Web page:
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Can You Hydroplane With New Tires?

New tires can much better resist hydroplaning than worn tires. But tread depth isn’t the only factor that affects wet traction. There are many other factors such as vehicle speed, vehicle weight, wider tires, water depth, etc.

Can You Hydroplane With New Tires?

Yes, even new tires can hydroplane.

It would take more water on the road surface or faster speeds, but new tires can still lose traction and hydroplane in wet conditions.

New tires resist hydroplaning much more easily than worn tires, but as speed increases, even new tires eventually can’t channel water out from underneath the contact patch of your tires fast enough.

No matter how new your tires are, to avoid losing control due to hydroplaning you should slow down. Speed is the single most important factor you control to reduce your risk.

Less tread depth plays a big role in your tire’s ability to resist hydroplaning. Unfortunately, while a deeper treads with wide circumferential grooves will greatly reduce your risk, you should be aware of all of the other contributing factors so you can better understand how to avoid hydroplaning maintain vehicle control if hydroplaning occurs. 

Let’s take a closer look.

What Causes Hydroplaning?

When it comes to hydroplaning, there are three major causes. Let’s discuss each in more detail.

Water Depth

As you already know, you can’t hydroplane without water on the road. With that being said, the amount of water is a big factor that determines whether or not you’ll hydroplane.

In general, you can hydroplane with a very thin layer of water, if you’re going fast enough and your tread depth is low enough that it can’t channel water out from underneath your tire’s contact patch fast enough.

Still, your odds of hydroplaning go up as more water is present on the road. In other words, if the water is deeper, then you have a higher risk of losing control.

It’s also important to make a distinction between losing traction and hydroplaning. Skidding when you take a sharp turn on a wet road is not the same as hydroplaning.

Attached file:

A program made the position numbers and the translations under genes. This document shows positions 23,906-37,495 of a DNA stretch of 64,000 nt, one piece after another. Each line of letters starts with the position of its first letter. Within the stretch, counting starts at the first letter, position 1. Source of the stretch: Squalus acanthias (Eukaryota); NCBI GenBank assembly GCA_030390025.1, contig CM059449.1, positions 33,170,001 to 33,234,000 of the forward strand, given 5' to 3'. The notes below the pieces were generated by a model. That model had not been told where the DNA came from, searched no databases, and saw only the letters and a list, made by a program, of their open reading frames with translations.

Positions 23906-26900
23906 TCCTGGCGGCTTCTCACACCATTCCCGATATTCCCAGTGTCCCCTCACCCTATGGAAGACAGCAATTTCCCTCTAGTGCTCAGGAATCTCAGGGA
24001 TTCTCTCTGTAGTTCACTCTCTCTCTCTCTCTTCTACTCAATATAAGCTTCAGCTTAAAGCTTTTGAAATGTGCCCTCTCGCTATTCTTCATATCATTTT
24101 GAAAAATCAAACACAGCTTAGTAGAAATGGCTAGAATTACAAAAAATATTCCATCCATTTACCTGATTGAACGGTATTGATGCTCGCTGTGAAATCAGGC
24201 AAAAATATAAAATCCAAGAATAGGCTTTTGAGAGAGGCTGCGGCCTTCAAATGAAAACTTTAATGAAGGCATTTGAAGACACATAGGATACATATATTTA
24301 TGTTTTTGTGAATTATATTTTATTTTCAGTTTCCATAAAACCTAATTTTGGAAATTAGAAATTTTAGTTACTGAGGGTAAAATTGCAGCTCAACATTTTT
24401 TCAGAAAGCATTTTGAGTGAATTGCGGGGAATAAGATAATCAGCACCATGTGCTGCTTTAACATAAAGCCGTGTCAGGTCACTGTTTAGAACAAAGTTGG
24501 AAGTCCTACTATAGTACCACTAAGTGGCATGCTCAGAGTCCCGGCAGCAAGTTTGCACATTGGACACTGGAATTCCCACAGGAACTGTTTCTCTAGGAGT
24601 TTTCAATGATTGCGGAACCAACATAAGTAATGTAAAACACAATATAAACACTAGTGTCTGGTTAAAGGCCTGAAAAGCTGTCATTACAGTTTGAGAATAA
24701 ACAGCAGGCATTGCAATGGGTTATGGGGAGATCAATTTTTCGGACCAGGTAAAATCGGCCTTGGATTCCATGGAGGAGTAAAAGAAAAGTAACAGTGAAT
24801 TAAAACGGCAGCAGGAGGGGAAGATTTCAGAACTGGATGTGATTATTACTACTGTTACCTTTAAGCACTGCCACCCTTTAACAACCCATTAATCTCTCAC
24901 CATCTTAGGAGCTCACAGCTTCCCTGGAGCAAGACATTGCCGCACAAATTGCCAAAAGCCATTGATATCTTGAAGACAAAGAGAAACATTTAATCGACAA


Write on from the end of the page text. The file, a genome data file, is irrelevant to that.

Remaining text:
Hydroplaning is the result of too much water for your tires to handle safely. Your tires will funnel out a certain amount of water, but as the water gets deeper, it gets overwhelming for your tires.

tires not gripping in rain
Avoid Standing Water


As you drive faster, more water is passing under your tires. In fact, speed is the one factor that you can control while you’re on the road. Our advice is to drive slower, because that lowers your chances of hydroplaning.

It’s possible to hydroplane as slow as 35 mph, but that’s mostly due to poor tread depth, Heavier rain or standing water, and lighter vehicles or wider tires.

If you feel the early signs of hydroplaning, it’s best to slow down to a lesser speed and continue driving. Hitting your brakes too hard to slow down can make things worse, and can cause you to spin out and lose control.

When the rain is coming down harder or you’re approaching an area with a lot of standing water, it’s wise to go even slower.

Speed Limit Sign
Watch Your Speed

Tread Depth

There is a lot of science going on between your tires and the road as you’re driving. Notably, the tires tread depth plays a massive role when it comes to traction between your car and the road surface.

When rain is present on the road, traction can become iffy — this pertains to hydroplaning as well as poor overall grip.

As a result, the depth of your tread is extremely important on wet roads. Tread depth and tire tread patterns translate to how large of a groove there is to allow water to flow away from underneath your tires. 

With little to no tread groove, rain can start to collect in front of your tires. Eventually, there is enough water building up in front of the tire that the tire can no longer keep up with the amount of water and it loses contact with the road surface and begins hydroplaning.

Generally, tires don’t have to be legally replaced until there’s around 2/32” of tread depth remaining. However, you’ll notice a remarkable performance dip at this level. It will take a lot longer to come to a complete stop when panic braking on wet roads with worn tires. This is even factoring in anti lock brakes which can maintain better grip than even the best driver.

It’s recommended that you replace your tires when the tread depth reaches 4/32″ instead of waiting until your tires are worn all the way down to a mere 2/32″. The difference in wet traction is most significant when your tires are very worn.

The difference in new tire stopping distances on wet pavement and those with only 4/32″ of tread remaining is typically 50% longer. The difference in stopping distance between 4/32″ and 2/32″ is typically another 50% longer. Most of your wet weather performance is lost in that last bit of tire wear. 

Penny Test & Quarter Test Chart
Penny Test Chart

Other Factors

Water, speed, and tire wear are the most significant concerns when it comes to hydroplaning, but they aren’t the only ones.

Vehicle Weight

Vehicle weight can increase or decrease the probability of hydroplaning occurring. Heavier vehicles require more speed or water to hydroplane. This isn’t much of a surprise if you think about it.

Tire Width

Tire width is also important. Wider tires help spread the weight of the car or truck out over a larger surface which makes it easier for the water to allow the vehicle to skim across the surface of the water.

Tire Maintenance

Tire maintenance can also affect wet traction. If your tires are rotated regularly, aligned, and properly inflated they will provide traction better than unevenly worn or those that are under or over inflated. 

What Speed Does Hydroplaning Occur?